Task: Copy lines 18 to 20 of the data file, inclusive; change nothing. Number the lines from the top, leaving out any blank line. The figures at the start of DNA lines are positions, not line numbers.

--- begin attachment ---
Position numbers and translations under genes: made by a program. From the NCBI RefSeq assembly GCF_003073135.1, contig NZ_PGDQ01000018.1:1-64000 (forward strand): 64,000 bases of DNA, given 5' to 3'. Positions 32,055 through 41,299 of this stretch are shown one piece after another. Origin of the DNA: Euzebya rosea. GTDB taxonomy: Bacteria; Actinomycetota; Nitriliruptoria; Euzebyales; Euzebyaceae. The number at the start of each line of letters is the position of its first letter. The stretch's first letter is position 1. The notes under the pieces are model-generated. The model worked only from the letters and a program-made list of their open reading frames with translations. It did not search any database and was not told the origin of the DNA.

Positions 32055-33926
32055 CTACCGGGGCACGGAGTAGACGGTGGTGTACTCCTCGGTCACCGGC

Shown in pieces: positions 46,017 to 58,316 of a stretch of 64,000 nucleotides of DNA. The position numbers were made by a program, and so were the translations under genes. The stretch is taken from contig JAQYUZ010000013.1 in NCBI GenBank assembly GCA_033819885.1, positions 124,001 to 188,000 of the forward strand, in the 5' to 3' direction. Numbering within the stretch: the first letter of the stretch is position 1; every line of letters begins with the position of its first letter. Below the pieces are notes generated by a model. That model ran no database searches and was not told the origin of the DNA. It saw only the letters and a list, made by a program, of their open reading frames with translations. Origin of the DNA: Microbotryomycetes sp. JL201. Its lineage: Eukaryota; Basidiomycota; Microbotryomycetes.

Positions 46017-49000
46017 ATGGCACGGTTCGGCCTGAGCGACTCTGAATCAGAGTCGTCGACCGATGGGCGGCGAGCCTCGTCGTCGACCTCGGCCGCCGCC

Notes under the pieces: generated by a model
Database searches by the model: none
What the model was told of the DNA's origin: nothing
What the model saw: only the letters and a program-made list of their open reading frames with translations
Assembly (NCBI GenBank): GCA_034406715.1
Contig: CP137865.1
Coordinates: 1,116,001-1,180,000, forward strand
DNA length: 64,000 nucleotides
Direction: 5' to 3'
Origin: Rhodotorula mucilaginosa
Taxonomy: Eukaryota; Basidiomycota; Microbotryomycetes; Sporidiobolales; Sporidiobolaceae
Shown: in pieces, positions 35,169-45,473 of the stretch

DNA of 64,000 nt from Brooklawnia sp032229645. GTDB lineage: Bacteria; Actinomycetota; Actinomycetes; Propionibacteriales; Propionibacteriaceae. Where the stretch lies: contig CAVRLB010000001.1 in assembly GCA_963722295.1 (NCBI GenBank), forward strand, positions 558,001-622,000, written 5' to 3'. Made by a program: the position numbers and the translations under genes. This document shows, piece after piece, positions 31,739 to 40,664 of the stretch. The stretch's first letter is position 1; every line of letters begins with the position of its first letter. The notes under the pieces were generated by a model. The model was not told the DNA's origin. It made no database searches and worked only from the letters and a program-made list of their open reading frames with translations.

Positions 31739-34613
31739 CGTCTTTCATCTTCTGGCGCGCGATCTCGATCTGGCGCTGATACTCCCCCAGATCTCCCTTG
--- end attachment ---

Shown: in pieces, positions 35,169-45,473 of the stretch

DNA of 64,000 nt from Brooklawnia sp032229645. GTDB lineage: Bacteria; Actinomycetota; Actinomycetes; Propionibacteriales; Propionibacteriaceae. Where the stretch lies: contig CAVRLB010000001.1 in assembly GCA_963722295.1 (NCBI GenBank), forward strand, positions 558,001-622,000, written 5' to 3'. Made by a program: the position numbers and the translations under genes. This document shows, piece after piece, positions 31,739 to 40,664 of the stretch. The stretch's first letter is position 1; every line of letters begins with the position of its first letter. The notes under the pieces were generated by a model. The model was not told the DNA's origin. It made no database searches and worked only from the letters and a program-made list of their open reading frames with translations.

Positions 31739-34613